Gentoo

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Gentoo is a special flavor of Linux that can be automatically optimized and customized for just about any application or need. Extreme performance, configurability, and a top-notch user and developer community are all hallmarks of the Gentoo experience. 'The word "gentoo" is the name for a species of penguins.'

Thanks to a technology called PortAge, Gentoo Linux can become an ideal secure server, development workstation, professional desktop, gaming system, embedded solution or whatever you need it to be. Because of its near-unlimited adaptability, Gentoo Linux is called a metadistribution.

Portage is the heart of Gentoo Linux, and performs many key functions. Your local Portage tree contains a complete collection of scripts that can be used by Portage to compile and install the latest Gentoo packages. Currently, there are over 6000 packages in the Portage tree, with new ones being added all the time. Installing a new application is as easy as:

# emerge packagename

The application will then be downloaded and automatically compiled from source, with compile-time options selected according to preferences you set during installation in your make.conf file, (i.e. with or without support for X, PNGs, JPEGs, Gnome, etc). N.B - Portage will automatically cater for any dependencies when installing software.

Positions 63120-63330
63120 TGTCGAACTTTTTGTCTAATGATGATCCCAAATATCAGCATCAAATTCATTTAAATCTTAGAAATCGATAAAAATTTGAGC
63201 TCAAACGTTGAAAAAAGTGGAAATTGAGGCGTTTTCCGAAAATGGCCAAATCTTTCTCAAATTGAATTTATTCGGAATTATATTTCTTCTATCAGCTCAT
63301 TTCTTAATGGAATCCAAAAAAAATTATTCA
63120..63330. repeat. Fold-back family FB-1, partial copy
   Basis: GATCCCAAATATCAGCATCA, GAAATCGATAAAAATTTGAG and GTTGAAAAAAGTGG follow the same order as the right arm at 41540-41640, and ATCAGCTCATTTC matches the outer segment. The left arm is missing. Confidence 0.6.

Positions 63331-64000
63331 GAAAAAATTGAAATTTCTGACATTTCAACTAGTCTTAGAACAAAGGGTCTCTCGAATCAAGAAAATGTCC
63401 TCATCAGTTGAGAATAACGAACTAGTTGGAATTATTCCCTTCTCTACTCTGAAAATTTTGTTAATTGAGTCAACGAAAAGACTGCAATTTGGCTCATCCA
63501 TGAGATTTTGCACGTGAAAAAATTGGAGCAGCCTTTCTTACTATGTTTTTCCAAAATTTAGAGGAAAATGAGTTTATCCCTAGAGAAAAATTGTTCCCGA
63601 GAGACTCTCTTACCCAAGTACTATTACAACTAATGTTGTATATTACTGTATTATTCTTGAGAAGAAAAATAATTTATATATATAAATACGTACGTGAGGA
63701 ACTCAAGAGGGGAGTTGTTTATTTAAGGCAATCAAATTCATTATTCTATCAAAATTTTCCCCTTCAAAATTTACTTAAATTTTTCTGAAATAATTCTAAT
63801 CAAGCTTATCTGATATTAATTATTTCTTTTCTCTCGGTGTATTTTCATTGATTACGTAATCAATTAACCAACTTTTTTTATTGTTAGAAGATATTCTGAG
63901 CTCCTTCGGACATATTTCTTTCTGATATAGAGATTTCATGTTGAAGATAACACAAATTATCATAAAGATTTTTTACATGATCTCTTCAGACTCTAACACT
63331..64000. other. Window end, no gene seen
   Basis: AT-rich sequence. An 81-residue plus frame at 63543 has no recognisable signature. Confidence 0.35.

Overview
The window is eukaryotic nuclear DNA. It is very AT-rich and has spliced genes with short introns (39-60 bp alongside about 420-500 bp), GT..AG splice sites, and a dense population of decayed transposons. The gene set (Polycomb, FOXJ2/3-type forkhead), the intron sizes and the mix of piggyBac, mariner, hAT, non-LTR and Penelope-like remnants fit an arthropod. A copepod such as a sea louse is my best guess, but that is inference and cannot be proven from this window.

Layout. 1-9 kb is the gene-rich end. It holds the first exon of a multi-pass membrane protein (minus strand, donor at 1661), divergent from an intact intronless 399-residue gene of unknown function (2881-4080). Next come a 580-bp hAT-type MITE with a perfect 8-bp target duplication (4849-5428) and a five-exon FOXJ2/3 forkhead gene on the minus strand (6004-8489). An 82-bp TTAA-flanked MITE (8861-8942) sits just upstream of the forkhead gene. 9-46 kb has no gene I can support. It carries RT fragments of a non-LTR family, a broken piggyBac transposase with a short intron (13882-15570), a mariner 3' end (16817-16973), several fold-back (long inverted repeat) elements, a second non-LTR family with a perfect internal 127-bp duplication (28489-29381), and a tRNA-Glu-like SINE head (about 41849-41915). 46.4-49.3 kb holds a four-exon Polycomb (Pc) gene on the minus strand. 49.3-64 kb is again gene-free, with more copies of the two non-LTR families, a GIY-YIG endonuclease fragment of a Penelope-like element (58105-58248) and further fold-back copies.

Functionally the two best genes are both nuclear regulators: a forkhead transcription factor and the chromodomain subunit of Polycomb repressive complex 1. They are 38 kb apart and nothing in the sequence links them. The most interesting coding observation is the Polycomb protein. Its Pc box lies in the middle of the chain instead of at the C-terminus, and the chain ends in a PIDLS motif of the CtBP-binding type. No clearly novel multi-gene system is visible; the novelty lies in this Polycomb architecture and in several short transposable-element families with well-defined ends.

Daniel Robbins is Gentoo's chief architect. You can read his philosophy of Gentoo Linux here.

Gentoo help resources

If you are looking for help on Gentoo Linux, the Gentoo forums are an excellent resource and are full of both friendly and knowledgeable people. The IRC room at irc.freenode.net called #gentoo is also a place to find community around Gentoo. Before checking either of those, visit the Gentoo documentation site, where many high-quality documents have been published on common and not-so-common issues.

Installing Masked Packages

Some packages in the portage tree are "masked" i.e. marked as unstable, and cannot be installed on a default system. To emerge a masked package (or a masked version of one) prefix the emerge command as follows ACCEPT_KEYWORDS="~x86" emerge package (replace x86 with your architecture). A slightly shorter way is to create a script called /usr/sbin/expmerge, with the following contents:

#!/bin/sh
ACCEPT_KEYWORDS="~x86" emerge $*

Then after marking as executable (chown root:root /usr/sbin/expmerge && chmod ug+wrx /usr/sbin/expmerge) just

expmerge package

Mixing unstable with stable packages can lead to problems, so it's recommended you pick one type and use it all the time. This is more important for libraries rather then programs. To use masked packages for the entire system add to /etc/make.conf (Note: This is an unsupported method and should not be used.):

ACCEPT_KEYOWORDS="~x86"

Another technique is to create the file /etc/portage/package.keywords and add the packages that you want to always use the unstable version, for example:

media-video/nvidia-kernel ~x86
media-video/nvidia-glx ~x86
x11-base/opengl-update ~x86
media-sound/beep-media-player ~x86
x11-misc/transset ~x86

To easily add new items to this file simply:

echo "app-editors/vim ~x86" >> /etc/portage/package.keywords

Then when you upgrade these packages will remain ~x86

See also